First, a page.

Including Steve Carr on Seeded

by Diana Balham / 23 April, 2011


Seeded (95bFM, 11.00am; Radio Control, 2.00pm; Radio Active, 9.30am; RDU, 2.00pm; Radio One, 10.00am). The colourful career path of Gore-born multimedia artist and self-confessed South Island bogan Steve Carr is traced in Seeded this week. His works are mainly film, photos and sculptures: the last made from blown glass, porcelain, wood, 18ct gold plate, spun-cast alloy, popcorn, old pizza boxes – whatever comes to hand. There is some learning behind the seemingly casual approach, however, as he co-founded Dunedin’s Blue Oyster Gallery in 1999 and has a Masters degree from the University of Auckland’s Elam School of Fine Arts. Carr’s choice of music reflects some of the quirkier aspects of his life so far: Judas Priest’s Breaking the Law is the song his heavy metal covers band usually opened with; the King’s Where Could I Go But to the Lord? harks back to his glory days as an Elvis impersonator; and Grandmaster Flash’s The Adventures of Grandmaster Flash on the Wheels of Steel is a song he performed as DJ Clock, an out-of-shape 90s rapper.
For Seeded links and podcasts go to
Frequencies: 95bFM, Auckland 95FM * Radio Control, Palmerston North 99.4FM * Radio Active, Wellington 89FM * RDU, Christchurch 98.5FM * Radio One, Dunedin 91FM

The Seven Last Words of Christ (Radio New Zealand Concert, 3.00pm).
Old blends with new in this semi-dramatised performance by the New Zealand String Quartet of Joseph Haydn’s 1785 composition, recorded in Wellington’s Opera House at Easter in 2009. Dinah Hawken reads her specially commissioned poems between movements, incorporating such New Zealand images as her pohutukawa tree into the sequence. Haydn’s work, which was first performed in Cádiz Cathedral in 1786, is made up of a prologue followed by seven slow movements and a final movement that represents the devastating earthquake that struck the Spanish city in 1755. A tsunami followed. Art imitates life, you might say.

The Secret Life of Lyricists (Radio New Zealand National, 4.10pm).
During Music 101 today, Julie Hill looks at this mysterious art and asks what makes a great song lyric. She talks to musicians and music lovers about their favourite wordsmiths; finds out what glossolalia means (it’s speaking in tongues, apparently); asks whether Yesterday might not have been such a hit if Paul McCartney had stuck with his original title, Scrambled Eggs, and checks out the best misheard lyrics of all time. I wonder if she’ll include Alison Moyet singing “I go wees in the presence of beauty” …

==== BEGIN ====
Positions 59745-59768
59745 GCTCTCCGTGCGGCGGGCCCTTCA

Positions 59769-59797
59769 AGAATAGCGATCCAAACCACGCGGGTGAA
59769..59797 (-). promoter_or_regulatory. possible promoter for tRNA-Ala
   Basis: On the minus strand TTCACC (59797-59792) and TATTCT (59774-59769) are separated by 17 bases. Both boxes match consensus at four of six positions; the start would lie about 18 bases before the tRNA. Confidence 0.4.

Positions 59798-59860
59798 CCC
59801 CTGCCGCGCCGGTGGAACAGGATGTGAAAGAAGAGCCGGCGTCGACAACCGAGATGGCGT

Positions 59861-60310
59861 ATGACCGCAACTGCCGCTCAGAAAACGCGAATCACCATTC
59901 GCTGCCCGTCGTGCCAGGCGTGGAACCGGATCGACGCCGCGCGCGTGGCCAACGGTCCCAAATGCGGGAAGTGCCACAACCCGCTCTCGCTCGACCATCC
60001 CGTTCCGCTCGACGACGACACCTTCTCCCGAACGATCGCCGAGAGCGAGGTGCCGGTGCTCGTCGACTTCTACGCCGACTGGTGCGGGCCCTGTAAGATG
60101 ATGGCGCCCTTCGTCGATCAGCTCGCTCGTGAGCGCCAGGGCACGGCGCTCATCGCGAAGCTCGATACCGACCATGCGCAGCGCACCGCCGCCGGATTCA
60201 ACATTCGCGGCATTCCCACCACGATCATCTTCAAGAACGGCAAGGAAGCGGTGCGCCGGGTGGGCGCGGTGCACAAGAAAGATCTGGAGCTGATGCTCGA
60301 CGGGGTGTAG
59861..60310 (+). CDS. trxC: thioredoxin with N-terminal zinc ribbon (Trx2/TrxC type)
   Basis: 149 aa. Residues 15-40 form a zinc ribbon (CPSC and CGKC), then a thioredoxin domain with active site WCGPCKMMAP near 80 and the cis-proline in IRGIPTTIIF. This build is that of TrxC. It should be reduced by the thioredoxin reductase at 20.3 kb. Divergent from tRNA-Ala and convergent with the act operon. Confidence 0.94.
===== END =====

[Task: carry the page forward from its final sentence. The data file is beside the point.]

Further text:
The Sunday Feature (Radio New Zealand National, 4.07pm). Today it’s the 2011 Janet Frame Memorial Lecture and features our much-loved writer of children’s books, Joy Cowley. She will look at whether children’s books and children’s writers are now considered the equals of “grown-up” literature. Probably the answer will be “yes”, given that New Zealand books for young people dominate our publishing industry these days and are in demand overseas. This lecture was recorded at Te Papa in Wellington last month during New Zealand Book Month.


Anzac Day Dawn Service of Remembrance (Radio New Zealand National, 5.45am). Unusually, Easter Monday and Anzac Day are one and the same this year, and this time of quiet reflection is ushered in by the traditional dawn service from the Cenotaph in Wellington, presented by Warwick Burke. Then Bryan Crump’s body clock is dropped on the ground and jumped on as he stumbles from Nights to Eight to Noon (8.10am) this holiday morning. We’re sure he’ll cope, and that Phil O’Brien and Simon Morris will bring him strong coffee as they prepare for another unhinged edition of Matinee Idle (12.15pm). Well, “prepare” is the wrong word, really. “Stream-of-consciousness”, “off the cuff”, “a very tenuous theme” – these work better, I think. And what might be the theme, one wonders. Songs about religion? Songs about war? Songs about religious wars …? Things get back on track later in the day with Piccole Story (6.06pm), a play by Craig Thaine about the return of our soldiers after World War II, which explores the memories they held onto, both good and bad.


Music Alive (Radio New Zealand Concert, 8.00pm). Classical music from a far continent is what you’ll hear in Arab Influences, part one in a five-part series about traditional and orchestral music from, or inspired by, North Africa. It features the BBC Symphony Orchestra, conducted by Pascal Rophé, and the Arab-Andalusian Orchestra of Fes, conducted by Mohamed Briouel. Tonight’s programme includes music from Morocco, Bushra El-Turk’s Mosaic, Tarik O’Regan’s Raï, Saint-Saëns’s Suite Algérienne, Bartók’s Dance Suite and Egyptian composer Amr Okba’s Charon-Pluto I.


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